I want to make an underwater shot where someone falls slowly with bubbles and on their back under water like this footage. Any tips or tutorials on how to do that ?
Honestly I'd say get a waterproof case for your camera and shoot in a pool. Otherwise you'll have to deal with much more than bubbles, but the way hair and clothing is caught.
Modeling things like hair and clothing underwater is beyond the scope of Hitfilm... That's getting into full-on simulation (at which point you may as well sim the bubbles) in a dedicated 3D app.
Bubbles are the EASY part.
Still, for bubbles your two choices are the particle sim (costs money) or Blood Spatter. Blood Spatter can be modified to generate white or light blue orbs that rise to the top of the screen. Somewhere I have a quick project I threw together for someone else who wanted to make underwater bubbles. Next time I'm on my computer I'll look for it.
To do this practically (if your talent is willing), buy/rent a harness for your talent, and suspend them upside down in front of a black screen (you could use a blue/green screen, but if you want a dark background for the final, black might be easier to work with in the long run). Shoot at a high frame rate, and have a fan above them blowing down to add some billowing to hair and clothing. Mask out whatever they're hanging from, flip the footage 180 degrees, then add the bubbles.
NOTE: Hanging someone from their waist like this gets into safety issues, so this should ONLY be done with the help of someone who knows what they're doing. Maybe find a local rock climbing group and enlist the help of an experienced climber who can work with you to find a good harness that will support the talent's weight safely. You'll also need to build some kind of rig to suspend this person, or find a facility with suitable equipment. In short, be wise if you take this approach.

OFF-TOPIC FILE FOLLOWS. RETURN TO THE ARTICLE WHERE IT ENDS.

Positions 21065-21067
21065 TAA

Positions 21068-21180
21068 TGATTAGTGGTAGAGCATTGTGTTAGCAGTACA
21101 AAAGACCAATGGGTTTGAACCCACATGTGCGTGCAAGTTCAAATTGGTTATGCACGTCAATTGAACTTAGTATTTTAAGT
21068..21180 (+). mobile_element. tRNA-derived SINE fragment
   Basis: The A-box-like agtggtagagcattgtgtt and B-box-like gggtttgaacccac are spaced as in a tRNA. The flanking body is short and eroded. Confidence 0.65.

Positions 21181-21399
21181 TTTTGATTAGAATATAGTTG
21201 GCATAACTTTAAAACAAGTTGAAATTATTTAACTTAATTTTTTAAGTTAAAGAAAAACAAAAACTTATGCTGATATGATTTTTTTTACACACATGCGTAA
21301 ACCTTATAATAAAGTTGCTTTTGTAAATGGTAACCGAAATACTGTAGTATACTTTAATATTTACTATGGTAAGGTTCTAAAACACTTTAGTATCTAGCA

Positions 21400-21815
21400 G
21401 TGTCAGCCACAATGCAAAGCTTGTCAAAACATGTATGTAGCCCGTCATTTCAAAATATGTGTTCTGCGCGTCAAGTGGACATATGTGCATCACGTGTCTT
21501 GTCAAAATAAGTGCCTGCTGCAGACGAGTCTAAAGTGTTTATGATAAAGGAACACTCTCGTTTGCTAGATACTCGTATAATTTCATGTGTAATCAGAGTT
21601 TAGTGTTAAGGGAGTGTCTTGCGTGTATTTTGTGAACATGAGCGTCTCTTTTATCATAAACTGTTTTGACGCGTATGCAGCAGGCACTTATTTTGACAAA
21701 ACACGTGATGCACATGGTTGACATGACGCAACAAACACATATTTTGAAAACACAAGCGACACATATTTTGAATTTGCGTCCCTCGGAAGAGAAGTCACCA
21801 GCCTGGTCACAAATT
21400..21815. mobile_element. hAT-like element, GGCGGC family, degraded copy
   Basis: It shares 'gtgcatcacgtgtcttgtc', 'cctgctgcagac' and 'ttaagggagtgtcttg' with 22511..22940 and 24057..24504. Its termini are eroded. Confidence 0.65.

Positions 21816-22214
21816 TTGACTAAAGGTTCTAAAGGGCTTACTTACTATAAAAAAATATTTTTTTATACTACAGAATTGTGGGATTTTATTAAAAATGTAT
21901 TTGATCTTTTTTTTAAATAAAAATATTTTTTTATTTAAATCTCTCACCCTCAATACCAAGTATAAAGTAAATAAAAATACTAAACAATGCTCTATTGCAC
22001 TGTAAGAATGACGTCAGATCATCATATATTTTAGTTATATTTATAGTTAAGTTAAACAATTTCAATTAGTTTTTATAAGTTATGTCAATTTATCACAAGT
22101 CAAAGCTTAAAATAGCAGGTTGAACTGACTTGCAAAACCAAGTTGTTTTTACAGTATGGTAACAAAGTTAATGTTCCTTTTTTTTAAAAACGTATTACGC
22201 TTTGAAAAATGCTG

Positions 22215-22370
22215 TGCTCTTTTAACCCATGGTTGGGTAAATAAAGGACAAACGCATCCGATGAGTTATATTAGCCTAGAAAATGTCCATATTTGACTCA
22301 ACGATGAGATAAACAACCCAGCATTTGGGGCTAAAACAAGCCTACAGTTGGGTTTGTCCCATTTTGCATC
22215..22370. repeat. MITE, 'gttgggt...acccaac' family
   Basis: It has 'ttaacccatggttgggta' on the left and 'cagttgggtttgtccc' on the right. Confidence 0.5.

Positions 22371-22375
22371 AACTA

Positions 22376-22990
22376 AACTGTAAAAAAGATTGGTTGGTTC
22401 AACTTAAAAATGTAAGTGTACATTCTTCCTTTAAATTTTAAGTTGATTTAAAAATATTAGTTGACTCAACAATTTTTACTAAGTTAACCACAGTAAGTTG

@Triem23 @CleverTagline thank you guys. i am planning to do it in real life with water proofing case. my question is do i need to shoot on high frames and do i need much lighting. and whether i can film at day and change it later in post as night
@arcfilm I can tell you from my recent experiments with an ActionCam in a 14 foot outdoor aboveground pool with my grandkids that lighting is crucial. On an overcast day, the water appeared murky as lake water, but as soon as the sun came out it was crystal clear. It takes a lot of light to shoot underwater if you want clear footage. To accomplish what you show in the video a larger pool is very important so you can use a maybe a single directional light on the figure but the walls in the distance will be dark and invisible...unless you can find a way to paint them green. I toyed with the idea of making some green plywood inserts that I could lower into the pool but never progressed that far. Anyway, that's been my experience with underwater shooting. Here is some test footage I did:
You can tell by the caustics this was an mostly bright sunny day and the water was actually crystal clear but the farther from the camera the murkier it appears. It takes a look of light in the water.